The phrase “... on the picture” as it is used is grammatical in its context. It is short for on the picture card. The author has omitted card from the sentence because it was mentioned in the instructions: a set of picture cards

There are other cases when using on with picture, or image would fit in a teaching environment.

  1. Focus students' attention on the picture.
  2. Student B should focus on the image, and describe it to their partner.
  3. Student A sticks the animals where they want on the picture.
  4. Student B secretly draws a house on the image. (Although "in the picture" would be more idiomatic)
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    Context, context, context. "Context is king" as they say. – Mari-Lou A Sep 22 '16 at 9:53
  • How come a picture on a card becomes something other than 'a picture seen as space; and a landscape'? I just do not get that. Could you dwell upon it, please? – Yukatan Sep 23 '16 at 13:52
  • All the other cases of using 'on' with the word 'picture' mentioned by you above are transparent to me. – Yukatan Sep 23 '16 at 13:54
  • @Yukatan Hello, I didn't expect your visit! Google Books has 187,000 results for the the phrase on the picture card, it simply means that there is a picture/image on the card, the preposition in also works: "In the card I have in front me is a picture of a castle." I hope this helps. – Mari-Lou A Sep 23 '16 at 15:29
  • Oops, the results are on Google. – Mari-Lou A Sep 23 '16 at 15:35

In the picture could be an idiomatic phrase. It simply means that someone/thing was/wasn't concerned at all. Say...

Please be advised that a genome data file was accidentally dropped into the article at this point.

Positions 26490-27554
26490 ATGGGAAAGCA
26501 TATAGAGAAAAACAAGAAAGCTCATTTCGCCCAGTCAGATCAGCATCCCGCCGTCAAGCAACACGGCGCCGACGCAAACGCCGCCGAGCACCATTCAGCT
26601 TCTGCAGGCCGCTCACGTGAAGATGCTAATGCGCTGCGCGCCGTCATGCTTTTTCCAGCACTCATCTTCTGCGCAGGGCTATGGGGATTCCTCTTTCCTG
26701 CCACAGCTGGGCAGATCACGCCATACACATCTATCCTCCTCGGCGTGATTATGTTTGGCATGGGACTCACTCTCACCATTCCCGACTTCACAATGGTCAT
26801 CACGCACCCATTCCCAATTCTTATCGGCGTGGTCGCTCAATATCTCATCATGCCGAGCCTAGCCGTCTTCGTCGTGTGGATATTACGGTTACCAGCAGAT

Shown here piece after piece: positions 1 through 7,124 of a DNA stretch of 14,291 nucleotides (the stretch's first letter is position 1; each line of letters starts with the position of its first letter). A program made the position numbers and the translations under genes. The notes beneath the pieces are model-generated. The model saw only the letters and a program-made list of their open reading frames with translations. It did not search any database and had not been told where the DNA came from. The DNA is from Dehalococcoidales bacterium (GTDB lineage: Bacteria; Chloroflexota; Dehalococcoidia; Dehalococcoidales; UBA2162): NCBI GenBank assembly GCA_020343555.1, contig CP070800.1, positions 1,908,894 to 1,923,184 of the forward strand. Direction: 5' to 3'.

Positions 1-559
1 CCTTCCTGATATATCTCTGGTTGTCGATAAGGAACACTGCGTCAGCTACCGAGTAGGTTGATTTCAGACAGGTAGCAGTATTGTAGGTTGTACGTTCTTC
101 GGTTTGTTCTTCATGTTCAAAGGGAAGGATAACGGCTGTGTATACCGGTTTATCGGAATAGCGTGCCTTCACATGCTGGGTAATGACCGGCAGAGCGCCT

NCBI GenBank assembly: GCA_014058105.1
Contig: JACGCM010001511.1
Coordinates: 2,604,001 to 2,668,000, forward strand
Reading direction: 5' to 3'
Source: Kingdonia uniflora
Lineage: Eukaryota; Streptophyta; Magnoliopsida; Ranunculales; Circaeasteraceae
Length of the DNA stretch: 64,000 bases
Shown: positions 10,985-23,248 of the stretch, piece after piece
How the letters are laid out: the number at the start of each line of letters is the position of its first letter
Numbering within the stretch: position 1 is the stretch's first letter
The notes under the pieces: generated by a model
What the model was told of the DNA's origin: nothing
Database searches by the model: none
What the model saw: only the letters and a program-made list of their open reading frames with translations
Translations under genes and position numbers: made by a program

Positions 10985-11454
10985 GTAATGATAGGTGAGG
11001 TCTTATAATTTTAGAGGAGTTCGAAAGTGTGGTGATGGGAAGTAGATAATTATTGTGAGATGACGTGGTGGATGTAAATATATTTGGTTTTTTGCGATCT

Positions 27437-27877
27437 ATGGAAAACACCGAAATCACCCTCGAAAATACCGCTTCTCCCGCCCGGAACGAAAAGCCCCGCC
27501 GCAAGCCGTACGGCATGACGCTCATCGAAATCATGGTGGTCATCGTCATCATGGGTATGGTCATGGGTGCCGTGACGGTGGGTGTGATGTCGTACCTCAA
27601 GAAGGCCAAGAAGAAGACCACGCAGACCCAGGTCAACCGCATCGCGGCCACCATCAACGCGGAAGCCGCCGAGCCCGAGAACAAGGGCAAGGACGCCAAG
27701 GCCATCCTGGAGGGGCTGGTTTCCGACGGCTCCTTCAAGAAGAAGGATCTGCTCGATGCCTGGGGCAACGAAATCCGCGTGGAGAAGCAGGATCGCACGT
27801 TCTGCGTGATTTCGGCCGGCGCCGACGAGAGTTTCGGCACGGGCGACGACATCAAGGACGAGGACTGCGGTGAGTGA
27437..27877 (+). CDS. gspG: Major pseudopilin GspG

Do you think I'm responsible for their break up? It is not so. I was not in the picture at all.

On the other hand, on the picture means someone has drawn or there's a photo of a person and Student B has to be that person.

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  • your explanation makes sense. I can't understand one downvote here. – Leo Oct 28 '14 at 16:08
  • Because this idiomatic usage of 'in the picture' is barely related to the question. Downvote might be excessive. – DCShannon Oct 29 '14 at 3:47
  • @Leo downvotes to my question/answer has now stopped surprising me! :) Even my questions (though logical) gets downvoted. So, stay calm, let others enjoy clicking the upside down triangle! – Maulik V Oct 29 '14 at 5:05
  • On the picture — electronic based

    The man on the picture is my friend.

    (Most probably, you're talking about the picture on facebook or instagram.)

  • In the picture — paper based

    The man in the picture is my friend.

    (Most probably, you're talking about the picture in your magazine or newspaper.)